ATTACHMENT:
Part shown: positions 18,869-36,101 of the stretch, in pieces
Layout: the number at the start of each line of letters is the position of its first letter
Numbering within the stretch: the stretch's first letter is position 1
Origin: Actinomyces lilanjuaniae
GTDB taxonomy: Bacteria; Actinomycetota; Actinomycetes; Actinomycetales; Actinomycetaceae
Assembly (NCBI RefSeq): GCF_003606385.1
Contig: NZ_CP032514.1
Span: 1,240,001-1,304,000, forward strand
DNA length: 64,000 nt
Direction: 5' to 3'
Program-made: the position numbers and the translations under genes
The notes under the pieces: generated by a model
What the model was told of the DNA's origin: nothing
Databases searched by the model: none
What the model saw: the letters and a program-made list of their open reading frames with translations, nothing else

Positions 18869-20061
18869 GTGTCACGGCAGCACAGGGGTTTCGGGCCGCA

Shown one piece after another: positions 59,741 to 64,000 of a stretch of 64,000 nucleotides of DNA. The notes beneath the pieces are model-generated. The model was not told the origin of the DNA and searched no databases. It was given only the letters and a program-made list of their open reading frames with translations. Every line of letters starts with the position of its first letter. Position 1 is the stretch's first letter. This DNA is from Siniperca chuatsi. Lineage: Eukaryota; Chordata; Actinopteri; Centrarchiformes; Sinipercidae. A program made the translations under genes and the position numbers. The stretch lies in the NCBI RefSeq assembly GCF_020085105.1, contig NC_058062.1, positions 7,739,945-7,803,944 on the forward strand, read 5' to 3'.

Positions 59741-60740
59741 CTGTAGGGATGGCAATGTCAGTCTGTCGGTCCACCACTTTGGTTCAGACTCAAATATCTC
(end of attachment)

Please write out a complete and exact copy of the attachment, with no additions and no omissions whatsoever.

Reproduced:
Part shown: positions 18,869-36,101 of the stretch, in pieces
Layout: the number at the start of each line of letters is the position of its first letter
Numbering within the stretch: the stretch's first letter is position 1
Origin: Actinomyces lilanjuaniae
GTDB taxonomy: Bacteria; Actinomycetota; Actinomycetes; Actinomycetales; Actinomycetaceae
Assembly (NCBI RefSeq): GCF_003606385.1
Contig: NZ_CP032514.1
Span: 1,240,001-1,304,000, forward strand
DNA length: 64,000 nt
Direction: 5' to 3'
Program-made: the position numbers and the translations under genes
The notes under the pieces: generated by a model
What the model was told of the DNA's origin: nothing
Databases searched by the model: none
What the model saw: the letters and a program-made list of their open reading frames with translations, nothing else

Positions 18869-20061
18869 GTGTCACGGCAGCACAGGGGTTTCGGGCCGCA

Shown one piece after another: positions 59,741 to 64,000 of a stretch of 64,000 nucleotides of DNA. The notes beneath the pieces are model-generated. The model was not told the origin of the DNA and searched no databases. It was given only the letters and a program-made list of their open reading frames with translations. Every line of letters starts with the position of its first letter. Position 1 is the stretch's first letter. This DNA is from Siniperca chuatsi. Lineage: Eukaryota; Chordata; Actinopteri; Centrarchiformes; Sinipercidae. A program made the translations under genes and the position numbers. The stretch lies in the NCBI RefSeq assembly GCF_020085105.1, contig NC_058062.1, positions 7,739,945-7,803,944 on the forward strand, read 5' to 3'.

Positions 59741-60740
59741 CTGTAGGGATGGCAATGTCAGTCTGTCGGTCCACCACTTTGGTTCAGACTCAAATATCTC